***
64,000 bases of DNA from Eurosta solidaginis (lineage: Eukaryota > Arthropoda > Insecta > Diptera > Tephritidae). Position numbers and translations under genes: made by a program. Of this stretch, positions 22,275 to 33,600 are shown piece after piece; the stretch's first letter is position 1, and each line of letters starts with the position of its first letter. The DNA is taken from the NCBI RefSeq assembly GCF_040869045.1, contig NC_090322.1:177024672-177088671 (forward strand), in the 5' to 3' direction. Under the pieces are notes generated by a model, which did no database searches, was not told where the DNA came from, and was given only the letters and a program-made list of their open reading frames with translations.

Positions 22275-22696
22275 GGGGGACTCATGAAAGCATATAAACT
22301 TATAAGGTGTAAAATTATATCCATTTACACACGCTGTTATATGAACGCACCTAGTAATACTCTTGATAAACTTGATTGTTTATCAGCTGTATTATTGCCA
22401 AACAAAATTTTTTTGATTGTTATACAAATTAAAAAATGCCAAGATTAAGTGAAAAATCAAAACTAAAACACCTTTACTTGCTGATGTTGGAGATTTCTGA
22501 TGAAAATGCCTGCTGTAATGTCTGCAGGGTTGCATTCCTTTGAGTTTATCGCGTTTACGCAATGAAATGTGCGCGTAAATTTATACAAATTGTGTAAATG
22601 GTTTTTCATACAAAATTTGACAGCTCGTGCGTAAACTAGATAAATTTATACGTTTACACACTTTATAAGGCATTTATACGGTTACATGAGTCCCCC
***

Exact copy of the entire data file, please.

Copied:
64,000 bases of DNA from Eurosta solidaginis (lineage: Eukaryota > Arthropoda > Insecta > Diptera > Tephritidae). Position numbers and translations under genes: made by a program. Of this stretch, positions 22,275 to 33,600 are shown piece after piece; the stretch's first letter is position 1, and each line of letters starts with the position of its first letter. The DNA is taken from the NCBI RefSeq assembly GCF_040869045.1, contig NC_090322.1:177024672-177088671 (forward strand), in the 5' to 3' direction. Under the pieces are notes generated by a model, which did no database searches, was not told where the DNA came from, and was given only the letters and a program-made list of their open reading frames with translations.

Positions 22275-22696
22275 GGGGGACTCATGAAAGCATATAAACT
22301 TATAAGGTGTAAAATTATATCCATTTACACACGCTGTTATATGAACGCACCTAGTAATACTCTTGATAAACTTGATTGTTTATCAGCTGTATTATTGCCA
22401 AACAAAATTTTTTTGATTGTTATACAAATTAAAAAATGCCAAGATTAAGTGAAAAATCAAAACTAAAACACCTTTACTTGCTGATGTTGGAGATTTCTGA
22501 TGAAAATGCCTGCTGTAATGTCTGCAGGGTTGCATTCCTTTGAGTTTATCGCGTTTACGCAATGAAATGTGCGCGTAAATTTATACAAATTGTGTAAATG
22601 GTTTTTCATACAAAATTTGACAGCTCGTGCGTAAACTAGATAAATTTATACGTTTACACACTTTATAAGGCATTTATACGGTTACATGAGTCCCCC